Sarah Simon’s 2nd grade class is in the midst of reading Charlotte’s Web and talking about all of the things that go on in the barn at Zuckerman’s farm. Turns out, the story is very fertile ground for systems thinking. And it’s a perfect opportunity to see and hear why students are so invested in this exciting new way to learn.
Walking around the room, I see students seated at their table groups with 4 or 5 of their peers. Each works on a large piece of poster paper— on them I see some drawings and cut-out photos but mostly I see that students’ posters are full of circled words, connected to others by lines, like ideas on a web diagram.
“This is my systems map,” Marco R. tells me, “It’s about the animal system on Zuckerman’s Farm in Charlotte’s Web.” I look closer to see how Marco has identified the various animals in the book—geese, cows, cats—and how their roles on the farm are interrelated.
Sarah and Associate Teachers Jessica Collins and Molly Kirkpatrick gave kids their initial taste of systems thinking and systems maps on the first day of school. The teachers helped students identify all of the systems that make a classroom operate smoothly: the morning meeting system, the lining up system, the hand-raising system. “The kids learn to appreciate,” Sarah says, “how each system has its particular purpose and, working together, helps to make for a functional and efficient learning environment.”
Since then, students in all three of Wildwood’s 2nd grade classes have been looking for systems everywhere.
Teacher Stefanie Grutman recently told me about an interesting request that her 2nd graders made: They wanted homework. “They’ve been so excited about finding systems,” Stefanie says, “that they all said they wanted to take the weekend to identify all the systems they notice outside of school.” So her students eagerly brought their work home—uncovering all of the component parts and rules that govern the way our world and society work. Students identified plant systems, food systems, a sleep system, “even a system underlying the Hebrew alphabet,” Stefanie tells me.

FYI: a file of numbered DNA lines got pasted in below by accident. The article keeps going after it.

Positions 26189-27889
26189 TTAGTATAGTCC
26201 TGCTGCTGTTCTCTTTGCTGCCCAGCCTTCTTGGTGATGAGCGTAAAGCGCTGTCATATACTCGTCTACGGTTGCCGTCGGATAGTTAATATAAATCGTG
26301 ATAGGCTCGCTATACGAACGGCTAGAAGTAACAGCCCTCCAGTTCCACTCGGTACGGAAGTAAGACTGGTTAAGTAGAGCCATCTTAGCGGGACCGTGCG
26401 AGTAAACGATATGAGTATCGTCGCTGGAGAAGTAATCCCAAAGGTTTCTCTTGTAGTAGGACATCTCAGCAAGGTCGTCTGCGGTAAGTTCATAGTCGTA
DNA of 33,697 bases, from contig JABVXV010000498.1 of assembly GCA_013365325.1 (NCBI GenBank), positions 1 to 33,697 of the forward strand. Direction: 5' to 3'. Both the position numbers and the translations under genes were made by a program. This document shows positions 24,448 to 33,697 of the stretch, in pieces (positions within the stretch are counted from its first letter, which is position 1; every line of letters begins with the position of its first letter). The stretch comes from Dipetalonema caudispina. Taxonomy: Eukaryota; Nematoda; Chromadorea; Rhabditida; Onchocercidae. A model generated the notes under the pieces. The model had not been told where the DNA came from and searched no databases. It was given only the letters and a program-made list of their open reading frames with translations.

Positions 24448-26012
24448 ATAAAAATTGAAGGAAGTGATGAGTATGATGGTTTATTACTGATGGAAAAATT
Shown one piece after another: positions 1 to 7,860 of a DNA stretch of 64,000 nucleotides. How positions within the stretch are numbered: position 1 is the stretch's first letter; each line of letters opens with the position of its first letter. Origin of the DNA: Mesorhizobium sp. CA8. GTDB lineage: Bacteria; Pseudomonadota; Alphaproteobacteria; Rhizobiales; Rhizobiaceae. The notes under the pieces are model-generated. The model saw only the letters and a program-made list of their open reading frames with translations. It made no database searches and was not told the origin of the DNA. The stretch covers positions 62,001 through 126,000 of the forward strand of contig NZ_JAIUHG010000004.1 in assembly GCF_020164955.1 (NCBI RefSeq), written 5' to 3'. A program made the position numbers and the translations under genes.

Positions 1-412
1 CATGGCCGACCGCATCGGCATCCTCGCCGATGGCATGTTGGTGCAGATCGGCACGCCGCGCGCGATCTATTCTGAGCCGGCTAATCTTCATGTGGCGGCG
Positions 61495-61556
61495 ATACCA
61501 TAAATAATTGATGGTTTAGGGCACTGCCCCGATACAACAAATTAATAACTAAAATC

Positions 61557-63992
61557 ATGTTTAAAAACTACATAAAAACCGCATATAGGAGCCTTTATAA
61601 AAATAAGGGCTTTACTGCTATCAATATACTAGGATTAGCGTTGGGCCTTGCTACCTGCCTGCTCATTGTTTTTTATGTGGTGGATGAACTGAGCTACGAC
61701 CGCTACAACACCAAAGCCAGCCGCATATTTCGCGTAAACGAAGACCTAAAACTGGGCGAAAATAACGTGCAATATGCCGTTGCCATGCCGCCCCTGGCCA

I think about Stefanie’s students as I talk to more kids in Sarah’s class; I begin to understand better why systems thinking is so appealing to these 2nd graders.
“It’s fun to find connections,” says Laurel H. “Once you figure out one system, you find another one that connects to it,” she continues. “It never ends!”
I realize that systems thinking causes students to intently focus on the Life Skills of Curiosity and Organizing—through what educators would call divergent thinking.
Divergent thinking is an essential component of creativity—finding relationships and connections between two seemingly disparate ideas can help train students to find novel solutions to complex problems. It also allows them to go deeper into any topic that they’re studying.
This really strikes a chord when I ask another student, Audrey S., why she likes making systems maps. “It lets you put together your own information book about a topic,” she says.
Systems thinking validates the kinds of divergent thinking that kids naturally do as they seek to make sense of their world.
For Wildwood students, systems thinking reinforces these essential skills and provides foundational tools needed for navigating their increasingly complex worlds.
~ By Steve Barrett, Director of Outreach, Teaching, and Learning